India open to all mechanisms to buy Iranian oil
Unfazed by the US and EU sanctions, India on Thursday said that it is open to all mechanisms for payment, "whatever it takes," to buy Iranian oil as it contributes around 12 per cent of New Delhi's oil imports and it's difficult to find replacement on this scale.
26 January, 2012
It could include a mix of options that will enable India to buy Iranian oil without violating the UN sanctions, highly-placed government sources told a day after an Israeli website suggested that India has agreed to pay Iran in gold for oil purchases.
Sources added that India is confident of finding "a way out" to buy Iranian oil without being seen as breaker of UN sanctions.
All options are open, said sources involved with decision-making on this sensitive issue. They neither confirmed nor rejected the option of paying for Iranian oil in gold.
There was, however, no official reaction to the Israeli website's disclosure. Aware of the sensitivity of the issue, some Indian authorities have chosen to play it safe, calling the report "speculative".
Indian officials, who did not want to be identified, pointed out that they were working out with their Iranian counterparts on the options they have to make payments toward oil imports.
"We have time till June end to decide on our options and to exercise them," an official told.
In an "exclusive report" on Jan 23, the website, debka.com, quoted Iranian sources as saying that "India is the first buyer of Iranian oil to agree to pay for its purchases in gold instead of US dollars".
The report, which went online soon after an Indian official team visited Iran last week, also claimed that China may follow suit, noting that India and China buy about one million barrels a day from Iran, which amounts to 40 per cent of that nation's total exports of 2.5 million barrels per day.
"By trading in gold, New Delhi and Beijing enable Tehran to bypass the upcoming freeze on its central bank's assets and the oil embargo which the European Union's foreign ministers agreed to impose Jan 23," it claimed.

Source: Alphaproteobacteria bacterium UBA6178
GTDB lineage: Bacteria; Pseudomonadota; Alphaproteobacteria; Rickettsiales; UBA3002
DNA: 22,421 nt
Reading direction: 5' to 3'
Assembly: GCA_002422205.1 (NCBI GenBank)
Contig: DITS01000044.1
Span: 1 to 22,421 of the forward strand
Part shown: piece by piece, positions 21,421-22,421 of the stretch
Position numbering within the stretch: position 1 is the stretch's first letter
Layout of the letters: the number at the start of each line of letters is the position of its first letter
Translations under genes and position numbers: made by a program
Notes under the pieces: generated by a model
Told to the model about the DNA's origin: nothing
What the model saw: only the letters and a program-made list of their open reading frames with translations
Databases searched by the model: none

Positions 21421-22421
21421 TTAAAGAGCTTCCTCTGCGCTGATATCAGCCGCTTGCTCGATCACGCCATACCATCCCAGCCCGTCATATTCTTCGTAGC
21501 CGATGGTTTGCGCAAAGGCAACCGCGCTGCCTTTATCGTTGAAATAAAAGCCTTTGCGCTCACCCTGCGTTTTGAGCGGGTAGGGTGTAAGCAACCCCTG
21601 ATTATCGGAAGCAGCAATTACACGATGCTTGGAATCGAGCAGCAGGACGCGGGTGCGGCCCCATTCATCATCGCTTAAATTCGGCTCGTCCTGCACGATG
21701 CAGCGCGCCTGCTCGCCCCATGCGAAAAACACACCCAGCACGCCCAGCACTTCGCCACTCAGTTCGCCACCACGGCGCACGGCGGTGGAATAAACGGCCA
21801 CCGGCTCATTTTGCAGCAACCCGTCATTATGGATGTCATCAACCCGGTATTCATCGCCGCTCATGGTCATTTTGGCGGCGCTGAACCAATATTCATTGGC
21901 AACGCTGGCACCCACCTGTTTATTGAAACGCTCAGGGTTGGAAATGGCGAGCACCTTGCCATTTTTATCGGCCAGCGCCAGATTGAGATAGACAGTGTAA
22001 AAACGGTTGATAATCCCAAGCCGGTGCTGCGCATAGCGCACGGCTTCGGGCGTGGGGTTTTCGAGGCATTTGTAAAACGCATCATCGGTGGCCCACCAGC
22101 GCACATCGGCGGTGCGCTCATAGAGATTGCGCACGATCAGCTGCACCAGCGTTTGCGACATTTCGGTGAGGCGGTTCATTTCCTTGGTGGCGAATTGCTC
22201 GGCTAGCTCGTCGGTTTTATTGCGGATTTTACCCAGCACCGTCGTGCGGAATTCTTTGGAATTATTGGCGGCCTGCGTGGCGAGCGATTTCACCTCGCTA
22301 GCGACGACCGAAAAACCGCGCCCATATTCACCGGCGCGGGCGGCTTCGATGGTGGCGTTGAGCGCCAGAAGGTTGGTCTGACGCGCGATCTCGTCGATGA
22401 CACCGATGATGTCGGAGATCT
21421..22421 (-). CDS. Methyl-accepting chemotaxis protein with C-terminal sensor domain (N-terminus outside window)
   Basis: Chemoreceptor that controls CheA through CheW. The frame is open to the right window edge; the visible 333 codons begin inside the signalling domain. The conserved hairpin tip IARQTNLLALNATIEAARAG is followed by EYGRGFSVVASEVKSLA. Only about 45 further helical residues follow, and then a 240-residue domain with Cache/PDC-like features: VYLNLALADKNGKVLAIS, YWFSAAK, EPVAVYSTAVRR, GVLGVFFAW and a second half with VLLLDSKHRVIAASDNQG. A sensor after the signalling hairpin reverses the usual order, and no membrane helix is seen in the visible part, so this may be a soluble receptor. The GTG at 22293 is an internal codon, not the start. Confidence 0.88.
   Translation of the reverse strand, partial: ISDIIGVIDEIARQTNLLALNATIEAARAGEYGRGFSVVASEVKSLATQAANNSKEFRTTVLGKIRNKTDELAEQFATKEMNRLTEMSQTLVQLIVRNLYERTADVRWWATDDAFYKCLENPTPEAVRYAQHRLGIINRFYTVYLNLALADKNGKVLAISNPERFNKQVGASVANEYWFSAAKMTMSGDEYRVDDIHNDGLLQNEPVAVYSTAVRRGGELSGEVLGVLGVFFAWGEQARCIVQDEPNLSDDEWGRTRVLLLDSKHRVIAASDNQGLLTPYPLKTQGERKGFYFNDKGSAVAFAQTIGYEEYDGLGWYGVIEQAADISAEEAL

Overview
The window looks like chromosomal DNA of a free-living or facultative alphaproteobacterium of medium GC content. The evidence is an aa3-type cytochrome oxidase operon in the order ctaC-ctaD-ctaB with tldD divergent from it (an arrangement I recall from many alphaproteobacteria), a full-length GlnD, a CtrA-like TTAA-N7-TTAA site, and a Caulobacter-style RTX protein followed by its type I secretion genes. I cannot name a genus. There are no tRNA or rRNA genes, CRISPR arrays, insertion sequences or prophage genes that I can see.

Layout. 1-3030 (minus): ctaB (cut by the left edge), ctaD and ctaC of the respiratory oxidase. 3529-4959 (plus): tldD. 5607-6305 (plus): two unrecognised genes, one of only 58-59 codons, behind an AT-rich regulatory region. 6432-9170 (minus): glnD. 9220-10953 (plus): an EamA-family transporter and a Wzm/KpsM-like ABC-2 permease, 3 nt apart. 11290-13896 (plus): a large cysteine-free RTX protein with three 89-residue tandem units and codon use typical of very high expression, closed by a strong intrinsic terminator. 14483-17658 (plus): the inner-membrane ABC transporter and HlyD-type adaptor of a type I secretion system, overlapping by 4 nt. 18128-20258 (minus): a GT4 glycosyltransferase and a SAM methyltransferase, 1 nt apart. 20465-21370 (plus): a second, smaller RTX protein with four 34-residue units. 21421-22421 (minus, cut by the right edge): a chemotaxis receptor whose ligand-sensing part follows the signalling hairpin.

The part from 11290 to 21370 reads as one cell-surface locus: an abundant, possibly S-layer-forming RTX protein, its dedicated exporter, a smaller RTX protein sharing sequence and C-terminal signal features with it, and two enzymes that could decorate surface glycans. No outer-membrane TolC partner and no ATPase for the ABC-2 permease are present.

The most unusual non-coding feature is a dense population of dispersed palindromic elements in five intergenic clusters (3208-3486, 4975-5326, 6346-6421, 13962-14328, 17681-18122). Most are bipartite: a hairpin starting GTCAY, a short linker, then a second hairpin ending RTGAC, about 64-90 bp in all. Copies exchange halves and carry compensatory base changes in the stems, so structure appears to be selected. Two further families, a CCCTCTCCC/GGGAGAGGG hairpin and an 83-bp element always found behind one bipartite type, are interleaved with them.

On Monday, European Union foreign ministers had agreed to ban oil imports from Iran from July 1, 2012, in an effort to force Tehran from developing its nuclear arsenal.
Oil imports, particularly from Iran, are critical for India's energy security, as over 70 per cent of oil requirements come from outside the country. Iran accounts for about 12 per cent of India's total oil imports.
India's Petroleum Minister S. Jaipal Reddy Wednesday reacted to the European Union's sanctions against Iran, saying New Delhi would continue to explore "options" for paying Tehran for its oil imports. He also noted that India would only abide by the sanctioned imposed by the UN.
Among the options India is considering for paying Iran is to do business using Indian currency on the lines of the arrangement with Russia in the past.
A few days ago, Foreign Secretary Ranjan Mathai made it clear that India follows the UN sanctions, but is not bound by unilateral sanctions imposed by other countries.
"We continue to buy oil from Iran," he replied when asked whether India was seeking waiver from the US sanctions, cleared on December 31 which seeks to penalise any financial institutions dealing with Iran's central bank.
India has been in a fix for over an year on finding a viable mechanism to pay for Iranian oil after the Reserve Bank of India scrapped the Asian Clearing Union, which served as a clearing house for trading with Iran.
For some time, India routed its payments through a German bank and later a Turkish bank, but the US sanctions have made these options unviable.